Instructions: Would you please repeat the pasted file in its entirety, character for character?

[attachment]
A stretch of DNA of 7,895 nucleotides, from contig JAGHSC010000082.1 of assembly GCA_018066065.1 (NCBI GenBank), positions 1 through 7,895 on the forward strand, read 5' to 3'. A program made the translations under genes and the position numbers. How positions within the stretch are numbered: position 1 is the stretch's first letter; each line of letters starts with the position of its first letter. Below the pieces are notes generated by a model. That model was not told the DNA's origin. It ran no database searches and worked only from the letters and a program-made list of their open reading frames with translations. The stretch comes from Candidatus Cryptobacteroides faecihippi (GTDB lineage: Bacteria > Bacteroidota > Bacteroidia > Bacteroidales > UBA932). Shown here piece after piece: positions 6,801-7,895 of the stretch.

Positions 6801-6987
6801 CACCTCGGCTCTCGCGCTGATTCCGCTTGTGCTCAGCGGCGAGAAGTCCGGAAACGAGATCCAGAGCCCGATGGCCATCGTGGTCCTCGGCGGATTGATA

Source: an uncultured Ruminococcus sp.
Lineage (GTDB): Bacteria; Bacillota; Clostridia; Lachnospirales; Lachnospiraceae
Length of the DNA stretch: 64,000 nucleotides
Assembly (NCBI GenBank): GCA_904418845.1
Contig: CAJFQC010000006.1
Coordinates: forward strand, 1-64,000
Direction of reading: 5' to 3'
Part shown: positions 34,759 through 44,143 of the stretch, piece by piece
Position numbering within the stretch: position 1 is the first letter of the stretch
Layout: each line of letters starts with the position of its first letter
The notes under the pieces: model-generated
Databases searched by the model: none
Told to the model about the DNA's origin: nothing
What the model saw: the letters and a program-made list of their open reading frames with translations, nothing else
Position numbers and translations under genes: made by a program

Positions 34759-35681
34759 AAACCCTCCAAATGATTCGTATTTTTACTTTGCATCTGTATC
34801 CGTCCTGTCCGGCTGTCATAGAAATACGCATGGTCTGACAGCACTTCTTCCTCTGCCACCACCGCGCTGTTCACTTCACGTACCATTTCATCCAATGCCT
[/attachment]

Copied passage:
A stretch of DNA of 7,895 nucleotides, from contig JAGHSC010000082.1 of assembly GCA_018066065.1 (NCBI GenBank), positions 1 through 7,895 on the forward strand, read 5' to 3'. A program made the translations under genes and the position numbers. How positions within the stretch are numbered: position 1 is the stretch's first letter; each line of letters starts with the position of its first letter. Below the pieces are notes generated by a model. That model was not told the DNA's origin. It ran no database searches and worked only from the letters and a program-made list of their open reading frames with translations. The stretch comes from Candidatus Cryptobacteroides faecihippi (GTDB lineage: Bacteria > Bacteroidota > Bacteroidia > Bacteroidales > UBA932). Shown here piece after piece: positions 6,801-7,895 of the stretch.

Positions 6801-6987
6801 CACCTCGGCTCTCGCGCTGATTCCGCTTGTGCTCAGCGGCGAGAAGTCCGGAAACGAGATCCAGAGCCCGATGGCCATCGTGGTCCTCGGCGGATTGATA

Source: an uncultured Ruminococcus sp.
Lineage (GTDB): Bacteria; Bacillota; Clostridia; Lachnospirales; Lachnospiraceae
Length of the DNA stretch: 64,000 nucleotides
Assembly (NCBI GenBank): GCA_904418845.1
Contig: CAJFQC010000006.1
Coordinates: forward strand, 1-64,000
Direction of reading: 5' to 3'
Part shown: positions 34,759 through 44,143 of the stretch, piece by piece
Position numbering within the stretch: position 1 is the first letter of the stretch
Layout: each line of letters starts with the position of its first letter
The notes under the pieces: model-generated
Databases searched by the model: none
Told to the model about the DNA's origin: nothing
What the model saw: the letters and a program-made list of their open reading frames with translations, nothing else
Position numbers and translations under genes: made by a program

Positions 34759-35681
34759 AAACCCTCCAAATGATTCGTATTTTTACTTTGCATCTGTATC
34801 CGTCCTGTCCGGCTGTCATAGAAATACGCATGGTCTGACAGCACTTCTTCCTCTGCCACCACCGCGCTGTTCACTTCACGTACCATTTCATCCAATGCCT